Donald Truluck, a 66-year-old Florida man who never held a long-term job, has pleaded not guilty to charges of sexually assaulting his girlfriend’s niece repeatedly over a period of six years, starting when the little girl was just 6-years-old. But his accuser is not a little girl anymore — because the horrific rapes, she says, happened as long as 40 years ago.
The alleged victim, a 46-year-old woman identified by the Ocala Star-Banner newspaper only as “Tracey,” says that she had blacked out the traumatic memories — even though at some level they continued to haunt her.
“I dropped out of school. I had trust issues. I’m a recluse. I stay home. I don’t trust people,” Tracey told the Star-Banner.
She dropped out of high school at 16 and married at 17, according to an Associated Press report of the bizarre and heartbreaking story. She later became suicidal — but fortunately sought out psychological counseling to combat the feelings of extreme depression.
But it wasn’t until about six years ago, after Tracey and her husband, by sheer chance, moved into a mobile home on land owned by Donald Truluck that the terrible events of her childhood, traumas that had damaged her for life, began to come back into focus in the dark reaches of her memory.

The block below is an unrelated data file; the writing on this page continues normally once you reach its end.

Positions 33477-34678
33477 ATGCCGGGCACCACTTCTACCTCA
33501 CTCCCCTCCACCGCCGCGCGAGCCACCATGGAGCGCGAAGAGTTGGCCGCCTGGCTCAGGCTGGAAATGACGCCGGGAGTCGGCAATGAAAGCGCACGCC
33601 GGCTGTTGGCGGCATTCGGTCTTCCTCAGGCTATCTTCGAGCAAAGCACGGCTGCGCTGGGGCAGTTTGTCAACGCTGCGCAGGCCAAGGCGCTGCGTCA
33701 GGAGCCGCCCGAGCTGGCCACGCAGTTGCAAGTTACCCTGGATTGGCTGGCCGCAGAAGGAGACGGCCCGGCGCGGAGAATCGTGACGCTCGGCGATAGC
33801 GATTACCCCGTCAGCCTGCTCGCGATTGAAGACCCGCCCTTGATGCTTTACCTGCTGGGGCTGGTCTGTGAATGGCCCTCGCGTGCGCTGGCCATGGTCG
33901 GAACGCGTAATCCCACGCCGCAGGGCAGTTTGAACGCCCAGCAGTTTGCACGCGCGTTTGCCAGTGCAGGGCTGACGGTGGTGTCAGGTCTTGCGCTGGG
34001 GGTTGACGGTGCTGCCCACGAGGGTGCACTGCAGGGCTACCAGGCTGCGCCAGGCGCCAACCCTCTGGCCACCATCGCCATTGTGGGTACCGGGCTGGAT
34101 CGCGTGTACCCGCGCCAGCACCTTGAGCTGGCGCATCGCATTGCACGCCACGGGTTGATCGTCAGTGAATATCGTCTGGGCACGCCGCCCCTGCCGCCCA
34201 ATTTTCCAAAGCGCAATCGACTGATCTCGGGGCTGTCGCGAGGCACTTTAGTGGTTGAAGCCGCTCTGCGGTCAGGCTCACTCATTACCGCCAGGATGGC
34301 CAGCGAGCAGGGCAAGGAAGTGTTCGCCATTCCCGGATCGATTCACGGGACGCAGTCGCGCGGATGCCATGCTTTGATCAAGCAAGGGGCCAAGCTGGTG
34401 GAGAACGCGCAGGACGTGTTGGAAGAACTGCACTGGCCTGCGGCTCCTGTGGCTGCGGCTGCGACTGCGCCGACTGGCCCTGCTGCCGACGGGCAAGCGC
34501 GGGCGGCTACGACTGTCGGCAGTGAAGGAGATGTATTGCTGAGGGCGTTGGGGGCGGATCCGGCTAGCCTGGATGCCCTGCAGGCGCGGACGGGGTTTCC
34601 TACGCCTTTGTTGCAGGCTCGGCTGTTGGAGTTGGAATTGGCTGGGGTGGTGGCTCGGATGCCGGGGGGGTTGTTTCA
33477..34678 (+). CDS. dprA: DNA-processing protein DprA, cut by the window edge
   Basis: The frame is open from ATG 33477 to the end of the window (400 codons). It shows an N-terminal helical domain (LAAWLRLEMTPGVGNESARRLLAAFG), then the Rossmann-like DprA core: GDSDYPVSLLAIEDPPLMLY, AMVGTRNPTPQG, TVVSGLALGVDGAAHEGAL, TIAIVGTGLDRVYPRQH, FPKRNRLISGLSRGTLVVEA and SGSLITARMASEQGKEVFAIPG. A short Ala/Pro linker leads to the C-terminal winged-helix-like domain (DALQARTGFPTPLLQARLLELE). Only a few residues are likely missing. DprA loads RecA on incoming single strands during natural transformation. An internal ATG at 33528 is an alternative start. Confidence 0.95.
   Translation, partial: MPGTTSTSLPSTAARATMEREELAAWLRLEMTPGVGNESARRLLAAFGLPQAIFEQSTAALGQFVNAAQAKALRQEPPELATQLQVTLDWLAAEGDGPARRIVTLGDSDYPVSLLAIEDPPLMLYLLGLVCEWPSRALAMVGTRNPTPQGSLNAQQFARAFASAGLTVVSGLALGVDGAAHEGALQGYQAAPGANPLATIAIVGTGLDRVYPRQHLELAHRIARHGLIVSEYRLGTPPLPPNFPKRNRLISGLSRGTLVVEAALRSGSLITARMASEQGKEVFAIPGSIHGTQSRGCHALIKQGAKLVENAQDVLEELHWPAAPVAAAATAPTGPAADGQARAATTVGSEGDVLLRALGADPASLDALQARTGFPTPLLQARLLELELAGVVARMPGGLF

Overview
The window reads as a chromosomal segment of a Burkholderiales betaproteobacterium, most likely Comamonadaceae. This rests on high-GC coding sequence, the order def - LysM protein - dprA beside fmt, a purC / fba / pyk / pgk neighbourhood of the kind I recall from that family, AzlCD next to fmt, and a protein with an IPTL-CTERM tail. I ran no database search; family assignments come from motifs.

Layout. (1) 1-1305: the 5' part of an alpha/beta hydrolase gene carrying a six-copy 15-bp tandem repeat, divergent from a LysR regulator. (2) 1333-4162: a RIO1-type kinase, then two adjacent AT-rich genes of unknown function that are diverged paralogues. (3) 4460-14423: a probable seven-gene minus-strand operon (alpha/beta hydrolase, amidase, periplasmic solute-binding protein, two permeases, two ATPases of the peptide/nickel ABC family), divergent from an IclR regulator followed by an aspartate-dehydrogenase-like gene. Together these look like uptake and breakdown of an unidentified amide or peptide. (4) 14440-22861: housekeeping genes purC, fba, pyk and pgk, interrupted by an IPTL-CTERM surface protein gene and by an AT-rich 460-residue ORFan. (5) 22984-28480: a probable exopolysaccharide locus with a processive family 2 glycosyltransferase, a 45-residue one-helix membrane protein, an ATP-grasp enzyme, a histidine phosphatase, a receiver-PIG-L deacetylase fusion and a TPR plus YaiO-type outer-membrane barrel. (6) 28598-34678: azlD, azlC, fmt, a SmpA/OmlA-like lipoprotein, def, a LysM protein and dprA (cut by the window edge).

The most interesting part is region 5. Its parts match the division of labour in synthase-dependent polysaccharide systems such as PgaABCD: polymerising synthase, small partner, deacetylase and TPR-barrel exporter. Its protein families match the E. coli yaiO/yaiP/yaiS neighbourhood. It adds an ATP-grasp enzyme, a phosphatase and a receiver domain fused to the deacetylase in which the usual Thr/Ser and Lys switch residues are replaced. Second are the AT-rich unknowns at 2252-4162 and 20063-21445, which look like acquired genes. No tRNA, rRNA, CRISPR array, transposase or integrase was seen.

Her mother and her aunt, she says, were avid partiers back in those days, the 1970s and early 1980s. They would often dump Tracey with her aunt’s boyfriend, who was with the little girl so often he sometimes introduced her to others as his daughter.
That boyfriend was Donald Truluck. She spent days on end in his care, she says, as her own mom and her mom’s sister lived it up, freely indulging in drugs and alcohol — as so many young people did in that era.
“He was a nice person — he is a nice person,” she said of Truluck. “Softspoken, nonviolent…but he is very conniving.”
Not only would Truluck sexually assault her, often in the back of his truck where he kept a mattress, presumably for that purpose, he frequently gave the pre-teen Tracey drugs — including cocaine, marijuana and Quaaludes.
“He groomed me well, I can say that. He took me places and bought me things. But in return I had to pay for it,” Tracey told the newspaper. “My mom — they trusted him.”
According to the AP account, when Tracey recently asked Truluck directly if her disturbing memories were real, he admitted that they were — in a phone call that was recorded by investigators. He even acknowledged that he expected he would be “going to hell” for his sexual abuse of the little girl, according to the report.
But the lawyer for Donald Truluck, Evelyn Sapp, says that he now “disputes the allegations.” He “looks forward” to defending himself in court, she said.
[Image: Alachua County Sheriff’s Department]